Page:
Shlomo Filber, a former top aide to Benjamin Netanyahu, on Tuesday tried to explain his contradictory answers at different points in time about whether the former prime minister engaged in a media bribery scheme.
Testifying before the Jerusalem District Court, Filber was confronted by defense lawyer Boaz Ben Tzur with his own repeated denials of any criminal liability to Netanyahu in 2017 and then in his first interrogation in 2018.
The drama was doubled by Netanyahu attending the hearing only one day after he had told Prime Minister Naftali Bennett that Bennett’s term was over.
In 2017, Filber was questioned by the Israel Securities Authority over his illegal actions to assist Bezeq while serving as Communications Ministry director-general.
At the time, the authorities did not have any hard evidence against Netanyahu in the Case 4000 Bezeq-Walla Affair.
When asked about Netanyahu, Filber claimed the former prime minister had always acted properly.
However, when breakthroughs were made in the case in February 2018, Filber was arrested by the police.
Even in the initial questioning by the police, Filber still denied Netanyahu having any criminal role.
More specifically, Filber never mentioned in the 2017 and early 2018 interrogations that he had a key meeting with Netanyahu in June 2015.
According to testimony by Filber to police in his later interrogations in 2018, as well as testimony heard by the Jerusalem District Court, Netanyahu gave Filber instructions to assist Bezeq as part of the alleged media bribery scheme.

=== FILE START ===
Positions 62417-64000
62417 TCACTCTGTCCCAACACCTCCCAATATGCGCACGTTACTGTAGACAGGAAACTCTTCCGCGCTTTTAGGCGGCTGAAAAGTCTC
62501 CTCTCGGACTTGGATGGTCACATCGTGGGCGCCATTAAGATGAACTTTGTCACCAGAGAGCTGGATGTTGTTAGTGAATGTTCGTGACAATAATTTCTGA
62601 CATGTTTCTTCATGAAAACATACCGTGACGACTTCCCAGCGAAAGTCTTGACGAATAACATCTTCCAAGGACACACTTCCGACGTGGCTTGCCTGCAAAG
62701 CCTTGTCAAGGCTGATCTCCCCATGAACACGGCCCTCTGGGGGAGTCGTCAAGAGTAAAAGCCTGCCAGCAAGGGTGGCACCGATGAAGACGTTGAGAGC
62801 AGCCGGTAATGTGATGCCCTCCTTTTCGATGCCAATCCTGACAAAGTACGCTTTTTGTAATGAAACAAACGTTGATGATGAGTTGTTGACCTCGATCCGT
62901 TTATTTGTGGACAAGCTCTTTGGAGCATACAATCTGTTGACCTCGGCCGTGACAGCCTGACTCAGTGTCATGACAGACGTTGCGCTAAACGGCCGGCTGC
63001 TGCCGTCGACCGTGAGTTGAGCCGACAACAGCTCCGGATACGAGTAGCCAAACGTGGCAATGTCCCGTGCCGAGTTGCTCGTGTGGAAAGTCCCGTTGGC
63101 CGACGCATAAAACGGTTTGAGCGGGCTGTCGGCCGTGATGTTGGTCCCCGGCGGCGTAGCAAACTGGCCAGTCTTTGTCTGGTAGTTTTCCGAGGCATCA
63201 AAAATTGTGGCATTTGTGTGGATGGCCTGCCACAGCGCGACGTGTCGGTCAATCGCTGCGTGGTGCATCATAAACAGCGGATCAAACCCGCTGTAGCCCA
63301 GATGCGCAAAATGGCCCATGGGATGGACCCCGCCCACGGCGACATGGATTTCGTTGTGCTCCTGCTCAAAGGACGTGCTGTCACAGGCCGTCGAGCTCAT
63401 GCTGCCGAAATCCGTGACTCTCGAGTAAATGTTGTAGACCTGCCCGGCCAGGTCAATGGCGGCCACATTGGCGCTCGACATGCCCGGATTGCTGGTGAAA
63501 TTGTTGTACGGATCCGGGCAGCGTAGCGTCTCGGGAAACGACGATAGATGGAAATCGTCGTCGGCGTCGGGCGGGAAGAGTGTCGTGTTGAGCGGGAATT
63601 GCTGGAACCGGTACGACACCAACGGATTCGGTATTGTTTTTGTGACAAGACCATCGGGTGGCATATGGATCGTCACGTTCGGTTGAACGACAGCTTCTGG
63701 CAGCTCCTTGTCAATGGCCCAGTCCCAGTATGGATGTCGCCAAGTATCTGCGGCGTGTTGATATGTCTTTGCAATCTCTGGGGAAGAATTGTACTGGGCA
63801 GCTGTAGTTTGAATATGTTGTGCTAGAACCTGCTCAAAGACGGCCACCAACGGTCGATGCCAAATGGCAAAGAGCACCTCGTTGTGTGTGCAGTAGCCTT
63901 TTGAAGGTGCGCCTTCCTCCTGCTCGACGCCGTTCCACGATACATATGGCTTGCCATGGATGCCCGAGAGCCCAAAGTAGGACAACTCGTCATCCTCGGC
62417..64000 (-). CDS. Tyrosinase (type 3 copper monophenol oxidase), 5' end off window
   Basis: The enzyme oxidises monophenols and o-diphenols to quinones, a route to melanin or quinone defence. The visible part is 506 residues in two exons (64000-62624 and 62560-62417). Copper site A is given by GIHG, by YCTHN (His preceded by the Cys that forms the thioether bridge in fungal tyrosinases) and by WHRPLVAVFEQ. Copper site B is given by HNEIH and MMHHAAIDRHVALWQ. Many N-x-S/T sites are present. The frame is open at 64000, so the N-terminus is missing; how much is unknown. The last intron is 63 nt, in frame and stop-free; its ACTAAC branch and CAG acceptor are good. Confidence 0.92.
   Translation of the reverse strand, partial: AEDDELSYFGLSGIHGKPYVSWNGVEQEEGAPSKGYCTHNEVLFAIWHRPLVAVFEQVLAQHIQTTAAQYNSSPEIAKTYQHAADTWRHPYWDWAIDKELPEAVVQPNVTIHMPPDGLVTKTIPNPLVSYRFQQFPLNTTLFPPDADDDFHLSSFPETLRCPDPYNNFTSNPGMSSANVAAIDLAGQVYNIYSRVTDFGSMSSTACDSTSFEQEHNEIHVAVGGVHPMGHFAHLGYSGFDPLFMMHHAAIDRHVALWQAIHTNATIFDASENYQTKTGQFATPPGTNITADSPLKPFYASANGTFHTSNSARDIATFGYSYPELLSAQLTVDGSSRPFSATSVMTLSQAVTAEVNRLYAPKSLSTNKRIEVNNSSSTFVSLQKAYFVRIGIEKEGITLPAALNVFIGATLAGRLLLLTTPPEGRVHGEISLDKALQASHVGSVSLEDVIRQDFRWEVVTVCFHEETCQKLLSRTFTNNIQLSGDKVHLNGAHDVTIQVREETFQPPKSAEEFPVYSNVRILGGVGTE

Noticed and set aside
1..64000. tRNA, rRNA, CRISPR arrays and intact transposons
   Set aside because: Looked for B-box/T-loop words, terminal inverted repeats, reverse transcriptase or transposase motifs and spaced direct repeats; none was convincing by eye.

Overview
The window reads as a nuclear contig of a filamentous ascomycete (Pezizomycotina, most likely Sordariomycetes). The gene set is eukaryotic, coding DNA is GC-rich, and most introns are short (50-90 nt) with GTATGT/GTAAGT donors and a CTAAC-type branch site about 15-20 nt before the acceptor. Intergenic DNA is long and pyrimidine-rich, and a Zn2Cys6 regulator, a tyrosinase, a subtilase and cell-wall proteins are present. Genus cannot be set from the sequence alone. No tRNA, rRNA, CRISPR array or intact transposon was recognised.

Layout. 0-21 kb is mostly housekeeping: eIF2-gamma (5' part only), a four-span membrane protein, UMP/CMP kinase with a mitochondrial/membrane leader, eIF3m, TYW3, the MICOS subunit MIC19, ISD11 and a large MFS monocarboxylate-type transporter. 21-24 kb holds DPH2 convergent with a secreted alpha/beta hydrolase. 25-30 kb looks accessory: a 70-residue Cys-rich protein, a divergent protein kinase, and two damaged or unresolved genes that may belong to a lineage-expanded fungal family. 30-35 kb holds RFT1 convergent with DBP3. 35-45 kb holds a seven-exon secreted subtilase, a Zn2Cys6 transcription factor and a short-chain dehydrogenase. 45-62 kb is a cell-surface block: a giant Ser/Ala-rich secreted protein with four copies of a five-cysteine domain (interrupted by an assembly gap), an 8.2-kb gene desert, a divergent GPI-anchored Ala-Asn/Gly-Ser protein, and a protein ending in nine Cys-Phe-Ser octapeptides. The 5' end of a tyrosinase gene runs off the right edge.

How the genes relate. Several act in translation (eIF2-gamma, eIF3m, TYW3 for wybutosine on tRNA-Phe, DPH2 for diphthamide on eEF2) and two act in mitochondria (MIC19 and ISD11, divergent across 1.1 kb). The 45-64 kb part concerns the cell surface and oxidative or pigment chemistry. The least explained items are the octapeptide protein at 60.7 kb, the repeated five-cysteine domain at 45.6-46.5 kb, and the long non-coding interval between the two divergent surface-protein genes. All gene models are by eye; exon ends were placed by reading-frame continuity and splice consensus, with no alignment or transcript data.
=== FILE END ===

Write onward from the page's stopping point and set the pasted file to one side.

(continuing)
Questioned by Ben Tzur about why he did not mention this meeting in earlier interrogations, Filber said he did not remember the meeting at the time.
Rather, Filber said he only started to recall the meeting after he was shown significant additional information relating to the media bribery scheme, including communications from former Walla CEO Ilan Yeshua and from Nir Hefetz, another former aide to Netanyahu.
In contrast, the defense told the court Filber had invented the meeting with Netanyahu to escape personal liability and to satisfy his police interrogators.
Filber himself accused the police of acting like rottweilers and were dead set on creating a case against Netanyahu.
On the flip side, the prosecution has presented testimony that Filber gave to police after signing his immunity deal, in which he said he had not been telling the truth, but that a cloud had now been removed from over his head.
Filber told police he was now ready to come clean about his and Netanyahu’s actions.